Made in Swindon Art Trail: Part 1

Made in Swindon Art Trail: Part 1

19th April 2016


Well I say part 1 – I’m not sure if I’ll get round anymore of it or, if I do, if I’ll have time to blog about. But in a spirit of hope if not expectation here we have:

Part 1: Swindon Dance, Artsite and the Central Library.

First stop for me on the Made in Swindon Art Trail was Swindon Dance. Read more about Swindon Dance themselves here:

In the town hall, the home of Swindon Dance, is a collaborative project between David Bent and his Movement 2000 work (read more of that here: and Swindon’s Harbour Project. 

Moving, humbling and thought provoking. The pictures aren’t fab – sorry about that – go see them!

Next up was the Central Library to check out a display by an artist I’m not familiar with: Juliet Wood. Her display is called Brunel’s People 2 and I loved it.

Find out a little more about her here:

Juliet Wood Brunel's People

Juliet Wood Brunel’s People

From the Swindon 175 art trail website: Juliet Wood – ‘Alone and Together – Brunel’s People’

A selection from this series, with some new paintings and oil pastels. Apart from portraits, the figurative scenes I paint are invented from sketchbook drawings, inspired by human interaction and sheer force of life which I often find in Swindon, a favourite urban subject.”


My 3rd and final visit yesterday was to Artsite and the Post Modern – where there’s always something of interest.

Find out about Artsite and what they do here: and here:


From the Swindon 175 art trail website: Artsite – ‘Who do we think we are? – Postcards of Swindon’

“An exhibition of local artist’s responding to Swindon’s urban landscape. Artsite is a catalyst for the visual arts in Swindon. Providing affordable studios, exhibition and workshop space for artists and the community in Theatre Square.”

I lingered here for a chat with Vicky and Sally and was thrilled – if unsurprised in some ways – to hear that they’d been visited by a local councillor from the Forest of Dean area.  He’d heard of Artsite and the work they do and wanted to use it as a model for something in their own area. Surely if ever there was a case for the art work below that’s it?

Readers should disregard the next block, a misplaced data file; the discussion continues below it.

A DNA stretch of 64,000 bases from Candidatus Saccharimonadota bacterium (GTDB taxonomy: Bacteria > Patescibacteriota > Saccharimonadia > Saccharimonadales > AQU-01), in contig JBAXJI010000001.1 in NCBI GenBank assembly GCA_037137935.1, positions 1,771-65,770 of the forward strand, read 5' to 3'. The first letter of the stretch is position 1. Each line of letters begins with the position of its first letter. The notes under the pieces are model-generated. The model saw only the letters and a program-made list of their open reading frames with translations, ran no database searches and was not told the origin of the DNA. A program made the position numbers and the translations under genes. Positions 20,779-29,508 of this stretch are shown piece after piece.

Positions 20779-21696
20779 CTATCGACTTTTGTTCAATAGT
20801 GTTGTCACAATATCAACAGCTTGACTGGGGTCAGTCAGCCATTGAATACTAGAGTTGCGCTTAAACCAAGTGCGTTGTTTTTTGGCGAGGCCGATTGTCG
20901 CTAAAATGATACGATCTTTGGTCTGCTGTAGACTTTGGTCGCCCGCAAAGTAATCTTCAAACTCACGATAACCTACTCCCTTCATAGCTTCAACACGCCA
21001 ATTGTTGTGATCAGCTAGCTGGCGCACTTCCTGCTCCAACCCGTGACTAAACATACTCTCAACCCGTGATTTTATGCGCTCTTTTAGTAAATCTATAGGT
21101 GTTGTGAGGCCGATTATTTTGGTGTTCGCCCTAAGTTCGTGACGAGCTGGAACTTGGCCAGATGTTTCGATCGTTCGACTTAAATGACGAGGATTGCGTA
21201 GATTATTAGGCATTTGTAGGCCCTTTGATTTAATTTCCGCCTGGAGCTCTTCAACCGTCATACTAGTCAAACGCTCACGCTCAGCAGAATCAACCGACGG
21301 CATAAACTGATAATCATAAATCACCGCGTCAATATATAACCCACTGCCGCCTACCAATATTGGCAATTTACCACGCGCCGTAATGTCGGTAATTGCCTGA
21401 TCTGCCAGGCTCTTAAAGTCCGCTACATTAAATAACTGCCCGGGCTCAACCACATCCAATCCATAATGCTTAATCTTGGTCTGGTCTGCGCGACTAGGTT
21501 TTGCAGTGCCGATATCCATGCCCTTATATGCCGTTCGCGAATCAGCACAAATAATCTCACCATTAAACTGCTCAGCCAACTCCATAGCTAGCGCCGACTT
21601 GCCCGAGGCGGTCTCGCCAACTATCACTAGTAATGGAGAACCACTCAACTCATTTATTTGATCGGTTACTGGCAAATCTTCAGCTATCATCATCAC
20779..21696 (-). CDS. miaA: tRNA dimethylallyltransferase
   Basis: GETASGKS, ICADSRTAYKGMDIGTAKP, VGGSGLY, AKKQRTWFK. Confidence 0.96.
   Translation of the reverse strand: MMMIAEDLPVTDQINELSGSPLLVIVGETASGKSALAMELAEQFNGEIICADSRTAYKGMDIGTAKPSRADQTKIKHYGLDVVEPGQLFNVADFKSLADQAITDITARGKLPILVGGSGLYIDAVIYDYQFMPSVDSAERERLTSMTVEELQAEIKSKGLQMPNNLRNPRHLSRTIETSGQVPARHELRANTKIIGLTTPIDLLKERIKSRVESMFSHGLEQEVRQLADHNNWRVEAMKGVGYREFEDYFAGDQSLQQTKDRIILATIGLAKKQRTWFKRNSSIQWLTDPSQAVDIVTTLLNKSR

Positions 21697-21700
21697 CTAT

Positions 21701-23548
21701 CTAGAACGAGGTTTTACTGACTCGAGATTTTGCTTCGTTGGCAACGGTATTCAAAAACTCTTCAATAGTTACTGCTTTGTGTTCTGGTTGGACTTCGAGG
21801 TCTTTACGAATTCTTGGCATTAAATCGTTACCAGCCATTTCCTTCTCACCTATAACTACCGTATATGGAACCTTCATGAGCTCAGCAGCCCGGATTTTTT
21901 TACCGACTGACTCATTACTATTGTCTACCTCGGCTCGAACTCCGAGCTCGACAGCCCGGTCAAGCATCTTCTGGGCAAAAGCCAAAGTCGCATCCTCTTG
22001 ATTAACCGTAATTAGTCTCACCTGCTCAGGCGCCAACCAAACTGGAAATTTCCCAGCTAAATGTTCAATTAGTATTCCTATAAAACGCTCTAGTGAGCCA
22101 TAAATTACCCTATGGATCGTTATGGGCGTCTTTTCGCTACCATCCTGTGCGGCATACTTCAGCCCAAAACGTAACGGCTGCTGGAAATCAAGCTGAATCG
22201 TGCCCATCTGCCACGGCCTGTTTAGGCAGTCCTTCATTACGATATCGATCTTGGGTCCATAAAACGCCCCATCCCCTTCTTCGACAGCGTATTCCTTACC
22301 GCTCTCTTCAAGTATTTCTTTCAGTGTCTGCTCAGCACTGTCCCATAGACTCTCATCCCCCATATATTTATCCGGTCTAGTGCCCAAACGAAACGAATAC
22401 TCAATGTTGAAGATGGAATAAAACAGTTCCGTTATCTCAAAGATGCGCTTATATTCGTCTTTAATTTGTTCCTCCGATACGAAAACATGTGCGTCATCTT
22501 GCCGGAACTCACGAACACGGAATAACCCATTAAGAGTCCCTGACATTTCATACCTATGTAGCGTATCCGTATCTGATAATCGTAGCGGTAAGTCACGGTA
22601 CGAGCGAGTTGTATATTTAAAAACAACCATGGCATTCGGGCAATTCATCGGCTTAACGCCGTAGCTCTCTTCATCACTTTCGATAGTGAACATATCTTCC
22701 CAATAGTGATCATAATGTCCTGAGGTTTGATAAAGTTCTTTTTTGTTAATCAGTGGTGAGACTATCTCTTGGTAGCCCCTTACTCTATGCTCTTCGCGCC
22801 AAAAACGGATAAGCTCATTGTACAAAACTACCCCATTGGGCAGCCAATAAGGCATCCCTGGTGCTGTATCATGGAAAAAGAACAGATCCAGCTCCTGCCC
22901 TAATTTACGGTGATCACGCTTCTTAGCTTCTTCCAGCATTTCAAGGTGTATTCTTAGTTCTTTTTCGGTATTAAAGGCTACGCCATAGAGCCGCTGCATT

applause stencil

I REALLY love this piece. If someone wants to buy it for me I wouldn’t say no. #justsaying

I was also rather taken with these – but you need to visit to seem them properly:

Swindon in 2041

Swindon in 2041

So that’s it – my roundup of my first visit to the Made in Swindon art trail. It’s only a flavour so go and get the full art feast yourself.


Thar she blows: the GWR Hooter

Thar she blows: the GWR Hooter

26th March 2016


Today has been a special day for Swindon. One that not even some pretty diabolical weather could dampen. Despite the howling wind and driving rain a large crowd stoically gathered outside Swindon’s STEAM museum for a long-awaited and much-vaunted moment.

For today, at 4.30pm outside STEAM museum, the replica hooter was sounded once more to mark the 30th anniversary of the closure of the Swindon Works.


I very nearly didn’t bother to go and I got absolutely drenched. Oh how I suffer for this blog! 😉

Fab hooter facts

Read some hooter FAQs here on the Swindon Heritage magazine website.  And some more here on an earlier post of mine.

See the hooter:

Hear the hooter! 



For more information about all that’s happening in Swindon for its 175 celebrations go here:

Swindon 175 Art trail

Swindon 175 Art trail

March 2106

Know your art from your elbow with the Swindon 175 Art trail


5th June 2016- 3rd July 2016


From the Swindon Art’s Trail website: ‘The Swindon Arts Trail will feature some of the very best art Made in Swindon, displayed at venues across the town. … Many of the artists featured draw inspiration from our industrial and urban heritage (Ken White, David Bent, David Robinson, Tim Carroll, Mark Worrall, Juliet Wood, The Visual Drop). Others highlight the natural beauty and open spaces to be found across Swindon (Beverley Greig, Caroline Day, Terry Humphries, Susan Carr).’